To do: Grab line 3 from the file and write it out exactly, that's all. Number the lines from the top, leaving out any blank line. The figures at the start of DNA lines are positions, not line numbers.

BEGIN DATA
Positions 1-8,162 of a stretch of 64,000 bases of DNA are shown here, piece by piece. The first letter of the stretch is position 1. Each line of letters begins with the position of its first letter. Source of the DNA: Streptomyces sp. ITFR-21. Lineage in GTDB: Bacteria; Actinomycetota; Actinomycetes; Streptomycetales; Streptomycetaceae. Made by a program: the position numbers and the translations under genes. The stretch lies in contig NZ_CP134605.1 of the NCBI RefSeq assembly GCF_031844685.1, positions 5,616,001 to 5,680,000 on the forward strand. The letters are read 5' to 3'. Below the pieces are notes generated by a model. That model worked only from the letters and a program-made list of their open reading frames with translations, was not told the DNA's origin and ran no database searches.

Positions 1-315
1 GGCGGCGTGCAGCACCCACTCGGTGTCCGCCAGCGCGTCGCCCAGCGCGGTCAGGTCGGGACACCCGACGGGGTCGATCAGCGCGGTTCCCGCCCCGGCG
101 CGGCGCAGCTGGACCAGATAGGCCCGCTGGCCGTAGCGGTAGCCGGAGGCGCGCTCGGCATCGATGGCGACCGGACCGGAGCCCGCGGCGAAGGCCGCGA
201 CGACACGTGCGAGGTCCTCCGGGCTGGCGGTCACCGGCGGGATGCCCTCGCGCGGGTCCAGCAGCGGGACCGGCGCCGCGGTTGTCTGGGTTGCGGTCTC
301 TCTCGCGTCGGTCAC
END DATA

1 GGCGGCGTGCAGCACCCACTCGGTGTCCGCCAGCGCGTCGCCCAGCGCGGTCAGGTCGGGACACCCGACGGGGTCGATCAGCGCGGTTCCCGCCCCGGCG